> > I think what you're hearing with 96k is the 24-bit word length. I am not
> > convinced that the super-high sampling rates capture anything audible
> above
> > what 44.1 or 48k capture, but I do think that the Nyquist filtering and
> > other factors make the audible top end sound better. However, many DACs
> > up-sample 44.1k before filtering and converting anyway. For instance, the
> > Benchmark design, of which there are many variants, up-samples everything
> > to three hundred and something kiloHertz, re-clocking so as to strip out
> > jitter, then converts to analog.
> >
> > Here's a "white paper" about Benchmark's DAC1 approach:
> > http://benchmarkmedia.com/blogs/white-papers/13127453-
> > asynchronous-upsampling-to-110-khz
> >
> > For the DAC2 series, the describe the "improved" system this way:
> > -------------------------------------------
> > UltraLock2™ Jitter Attenuation System
> >
> > UltraLock2™ is an improved version of the UltraLock™ system used in the
> > DAC1 and ADC1 product families. DSP processing is 32-bits, DSP headroom
> is
> > 3.5 dB, sample rate is 211 kHz, and jitter-induced distortion and noise
> is
> > at least 140 dB below the level of the music - well below the threshold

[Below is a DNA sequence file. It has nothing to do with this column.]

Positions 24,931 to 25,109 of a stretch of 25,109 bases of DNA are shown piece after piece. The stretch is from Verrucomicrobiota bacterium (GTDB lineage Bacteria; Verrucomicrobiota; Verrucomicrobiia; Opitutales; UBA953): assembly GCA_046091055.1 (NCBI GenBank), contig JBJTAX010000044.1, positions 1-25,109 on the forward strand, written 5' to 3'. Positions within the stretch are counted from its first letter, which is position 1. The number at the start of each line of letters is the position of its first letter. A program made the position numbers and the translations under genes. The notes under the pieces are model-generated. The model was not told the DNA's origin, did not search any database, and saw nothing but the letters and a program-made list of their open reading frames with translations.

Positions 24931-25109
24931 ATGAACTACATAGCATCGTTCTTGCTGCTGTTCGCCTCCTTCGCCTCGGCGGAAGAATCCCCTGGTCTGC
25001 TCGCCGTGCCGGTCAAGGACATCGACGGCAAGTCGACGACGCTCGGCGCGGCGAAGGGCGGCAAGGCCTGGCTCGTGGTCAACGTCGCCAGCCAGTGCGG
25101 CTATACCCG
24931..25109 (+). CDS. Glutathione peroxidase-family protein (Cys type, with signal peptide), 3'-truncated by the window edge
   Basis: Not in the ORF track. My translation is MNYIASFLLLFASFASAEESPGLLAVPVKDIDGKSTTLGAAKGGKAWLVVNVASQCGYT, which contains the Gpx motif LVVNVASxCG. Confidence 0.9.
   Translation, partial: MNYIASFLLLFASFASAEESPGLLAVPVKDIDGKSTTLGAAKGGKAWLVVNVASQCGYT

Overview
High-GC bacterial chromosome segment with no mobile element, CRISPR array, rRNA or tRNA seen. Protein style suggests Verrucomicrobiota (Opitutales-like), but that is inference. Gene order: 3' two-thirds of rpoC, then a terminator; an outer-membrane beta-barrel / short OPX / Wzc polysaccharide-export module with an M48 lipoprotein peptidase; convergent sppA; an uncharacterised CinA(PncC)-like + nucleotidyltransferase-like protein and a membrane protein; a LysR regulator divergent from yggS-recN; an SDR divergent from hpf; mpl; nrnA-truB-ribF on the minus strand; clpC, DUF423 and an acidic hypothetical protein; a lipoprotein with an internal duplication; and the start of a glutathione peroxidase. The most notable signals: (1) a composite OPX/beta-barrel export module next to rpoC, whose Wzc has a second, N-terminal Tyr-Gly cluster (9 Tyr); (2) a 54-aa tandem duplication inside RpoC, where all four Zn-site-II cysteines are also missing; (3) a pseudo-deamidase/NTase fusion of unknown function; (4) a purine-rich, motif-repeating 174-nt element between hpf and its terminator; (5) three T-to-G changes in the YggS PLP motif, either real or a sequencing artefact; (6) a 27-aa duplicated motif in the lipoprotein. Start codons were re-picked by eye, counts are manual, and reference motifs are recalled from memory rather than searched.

> of
> > hearing. Benchmark's UltraLock2™ system eliminates all audible jitter
> > artifacts.
> > ---------------------------------------------
> >
> > Up-sampling and over-sampling DAC designs have been around for a long
> > time, but I do think modern designs are more sophisticated in how they
> > strip out jitter from the source. The consumer high-end designers first
> got
> > the jitter-rejection religion, especially when they started recognizing
> > consumer demand for USB interfaces (USB is notorious for jitter due to
> > inconsistent clocking built into typical computer CPUs). Companies like
> > Benchmark and Mytek and Lynx, which have feet in both consumer and pro
> > audio, have put out well-reviewed and good-sounding, to my ears,
> > jitter-rejecting products in recent times. The other focus where I think
> > some strides have been made recently is the analog stage after
> conversion,
> > there are some super-quiet and near-transparent designs out there now. A
> > modern digital system should operate so quietly that it essentially has
> no
> > audible noise floor in even a quiet real-world room.